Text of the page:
What’s It All About?

Forgive the personal nature of this post. I’m not in a very “political” or “policy” mood right now.

A couple of days ago, a close friend died unexpectedly.

A couple of months before that, my best friend in the world–someone I talked to almost every day for fifty years, someone who shared my life so thoroughly that it’s hard to know who I would be if she hadn’t been part of it–died after a brief battle with cancer.

Even with months to prepare for the inevitable, I couldn’t write about that first death until now, couldn’t talk about it much, couldn’t come to terms with it. (I still haven’t.) The second one was a shock–a single male friend who we had semi-“adopted” into our family, who shared Thanksgivings and birthdays and weddings with our “clan,” and was only 62.

It’s times like these when you confront your own mortality, and wonder once again what it all means. Are there lessons in life’s fragility, and if so, what are they?

Like my best friend, who was a student of philosophy–and like my mother, who wasn’t–I don’t believe in an afterlife. We’re here, and then we’re gone, and to the extent our lives have meaning, it’s meaning we create. So we are responsible for thinking carefully about what it means to be a human being with free will (or something that feels like free will), and about the nature of morality, of good and evil, and our responsibilities to our fellow humans and the planet we share with them.

My friends each left a legacy of kindness. Neither was petty or self-aggrandizing. They both had a passion for justice, and an aversion to the sort of self-righteous judgmentalism that is all too common among less thoughtful and/or reflective people. They both lived full and authentic lives, and they both left their corners of the world better than they found it.

At the end of the day, I suppose that’s really all that anyone can hope for or aspire to.

The size of the holes left in our lives when wonderful, loyal people die is a testament to the value they added to ours. But those holes are really, really painful. We can walk around them, but they can’t be filled.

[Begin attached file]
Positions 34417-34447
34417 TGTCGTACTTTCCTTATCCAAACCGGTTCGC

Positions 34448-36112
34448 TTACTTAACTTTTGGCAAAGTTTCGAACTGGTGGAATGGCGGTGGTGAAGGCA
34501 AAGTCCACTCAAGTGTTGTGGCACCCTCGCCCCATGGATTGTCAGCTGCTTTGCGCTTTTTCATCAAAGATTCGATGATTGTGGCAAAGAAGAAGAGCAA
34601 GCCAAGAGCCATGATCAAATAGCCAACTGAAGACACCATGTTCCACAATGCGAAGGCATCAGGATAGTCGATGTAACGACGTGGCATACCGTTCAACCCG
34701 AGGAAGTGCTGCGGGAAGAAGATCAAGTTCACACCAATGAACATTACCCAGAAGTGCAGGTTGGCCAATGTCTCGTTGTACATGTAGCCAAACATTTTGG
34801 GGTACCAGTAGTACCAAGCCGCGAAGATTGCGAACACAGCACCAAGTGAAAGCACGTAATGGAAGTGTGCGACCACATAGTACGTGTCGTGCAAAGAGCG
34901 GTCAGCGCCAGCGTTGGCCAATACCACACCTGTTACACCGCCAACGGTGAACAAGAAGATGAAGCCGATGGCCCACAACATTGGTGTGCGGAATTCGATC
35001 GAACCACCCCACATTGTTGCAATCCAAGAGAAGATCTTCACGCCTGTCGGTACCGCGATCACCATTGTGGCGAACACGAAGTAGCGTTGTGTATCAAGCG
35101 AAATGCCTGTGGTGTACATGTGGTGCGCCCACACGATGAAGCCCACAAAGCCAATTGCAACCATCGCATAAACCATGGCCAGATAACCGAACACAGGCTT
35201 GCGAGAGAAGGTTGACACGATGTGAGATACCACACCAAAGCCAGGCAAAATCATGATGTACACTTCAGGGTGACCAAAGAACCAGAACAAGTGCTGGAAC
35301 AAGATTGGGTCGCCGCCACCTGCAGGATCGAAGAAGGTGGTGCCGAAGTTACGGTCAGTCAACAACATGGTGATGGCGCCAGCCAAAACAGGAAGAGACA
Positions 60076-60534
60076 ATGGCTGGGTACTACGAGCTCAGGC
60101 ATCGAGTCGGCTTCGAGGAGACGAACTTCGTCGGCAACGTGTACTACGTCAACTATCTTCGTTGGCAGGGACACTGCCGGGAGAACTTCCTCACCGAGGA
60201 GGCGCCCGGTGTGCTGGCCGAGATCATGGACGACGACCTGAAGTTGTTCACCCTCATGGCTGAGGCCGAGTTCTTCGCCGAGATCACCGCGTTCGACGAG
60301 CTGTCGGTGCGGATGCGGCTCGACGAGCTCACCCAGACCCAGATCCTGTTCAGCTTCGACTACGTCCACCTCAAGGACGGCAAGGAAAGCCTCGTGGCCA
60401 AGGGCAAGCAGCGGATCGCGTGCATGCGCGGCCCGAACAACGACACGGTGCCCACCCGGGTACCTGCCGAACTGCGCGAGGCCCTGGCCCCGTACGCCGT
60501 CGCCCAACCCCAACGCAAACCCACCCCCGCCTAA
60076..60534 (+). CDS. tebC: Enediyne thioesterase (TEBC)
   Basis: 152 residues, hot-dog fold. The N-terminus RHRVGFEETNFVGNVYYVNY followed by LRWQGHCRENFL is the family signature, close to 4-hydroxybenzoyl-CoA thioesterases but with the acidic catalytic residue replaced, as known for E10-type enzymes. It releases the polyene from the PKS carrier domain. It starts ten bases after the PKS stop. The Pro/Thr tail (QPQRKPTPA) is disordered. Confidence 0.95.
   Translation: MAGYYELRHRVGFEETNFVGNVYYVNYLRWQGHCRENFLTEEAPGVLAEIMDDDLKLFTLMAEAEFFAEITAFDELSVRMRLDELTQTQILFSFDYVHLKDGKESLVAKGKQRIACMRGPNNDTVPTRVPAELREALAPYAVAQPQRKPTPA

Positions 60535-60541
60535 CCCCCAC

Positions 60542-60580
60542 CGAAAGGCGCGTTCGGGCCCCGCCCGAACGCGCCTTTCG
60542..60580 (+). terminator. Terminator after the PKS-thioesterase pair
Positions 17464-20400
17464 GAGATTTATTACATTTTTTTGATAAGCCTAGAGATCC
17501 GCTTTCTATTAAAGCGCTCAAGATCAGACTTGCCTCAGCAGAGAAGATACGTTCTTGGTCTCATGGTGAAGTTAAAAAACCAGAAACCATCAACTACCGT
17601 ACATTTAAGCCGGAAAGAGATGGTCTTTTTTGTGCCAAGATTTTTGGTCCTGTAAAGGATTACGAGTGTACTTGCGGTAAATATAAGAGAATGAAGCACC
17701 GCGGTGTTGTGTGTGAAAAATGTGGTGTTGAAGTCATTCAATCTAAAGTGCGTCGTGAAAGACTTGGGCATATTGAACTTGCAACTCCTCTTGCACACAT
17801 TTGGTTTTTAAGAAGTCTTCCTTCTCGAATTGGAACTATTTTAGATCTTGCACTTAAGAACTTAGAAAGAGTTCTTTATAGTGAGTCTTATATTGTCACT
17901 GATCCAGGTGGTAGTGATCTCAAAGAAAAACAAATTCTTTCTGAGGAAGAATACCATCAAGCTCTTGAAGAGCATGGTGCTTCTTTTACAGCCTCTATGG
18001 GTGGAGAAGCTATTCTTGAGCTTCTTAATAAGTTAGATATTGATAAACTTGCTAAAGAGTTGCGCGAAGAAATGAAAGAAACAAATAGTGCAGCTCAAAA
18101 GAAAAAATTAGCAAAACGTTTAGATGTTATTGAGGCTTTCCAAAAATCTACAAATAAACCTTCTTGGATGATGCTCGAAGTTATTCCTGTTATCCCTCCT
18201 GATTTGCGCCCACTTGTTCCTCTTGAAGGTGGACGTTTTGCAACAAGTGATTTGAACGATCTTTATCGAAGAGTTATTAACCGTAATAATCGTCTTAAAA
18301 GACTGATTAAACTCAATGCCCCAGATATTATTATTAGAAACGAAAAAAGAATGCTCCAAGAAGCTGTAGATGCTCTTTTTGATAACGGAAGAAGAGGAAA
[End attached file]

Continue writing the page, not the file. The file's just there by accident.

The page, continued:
Hastening Mortality

Today is Memorial Day.

Usually, I don’t spend as much time as I should pondering the sacrifices of the men and women we are memorializing; like most Americans, I welcome a three-day weekend and perhaps, as this year, a cookout with my children and grandchildren. This Memorial Day, however, a death in my own family has me contemplating not just our inevitable mortality, but the numerous human behaviors that hasten the inevitable.

Today, of course, the national focus is on war, and the loss of young men and women in the very primes of their lives. As a parent, I can’t begin to imagine the pain of losing a child, especially in war. Wondering if he suffered at the end, wondering what sort of life she might have lived had she survived. As a member of society, I can only wonder what sorts of contributions to the common good we’ve gone without–what budding artist or inventor or entrepreneur was lost to us through combat.

Wars are not all avoidable; there are just wars. But those unavoidable conflicts are few and far between. The wars of choice, the wars begun by small men with big delusions, by impatient men unwilling to engage in diplomatic problem-solving, have cost so many precious lives that didn’t need to be lost.

It isn’t only through war that we hasten our own demise, of course.  We humans participate in a veritable shmorgasbord of self-destructive behaviors.

The cousin who died yesterday was a bright, delightful, witty woman. (I still remember one conversation about an elderly aunt and uncle who were divorcing after some 50 years of marriage. When I wondered “why now?” she shot back “They were waiting for the children to die.”) Everyone loved Ann–she was classy and warm and outgoing. But even though she knew better, she smoked. Like a chimney. Eventually, she developed lung cancer that metastasized to her brain. It isn’t a pleasant way to go.

So many of us are like my cousin; we can’t seem to break behaviors we know are bad for us. We smoke, we overeat, we drink to excess, we drink and drive….We start wars. We get really good at rationalizing self-destructive, often suicidal behaviors.

On this Memorial Day, I’m wondering what it is about the human condition that makes so many of us act in ways that hasten the inevitable–and what, if anything, we can do about it.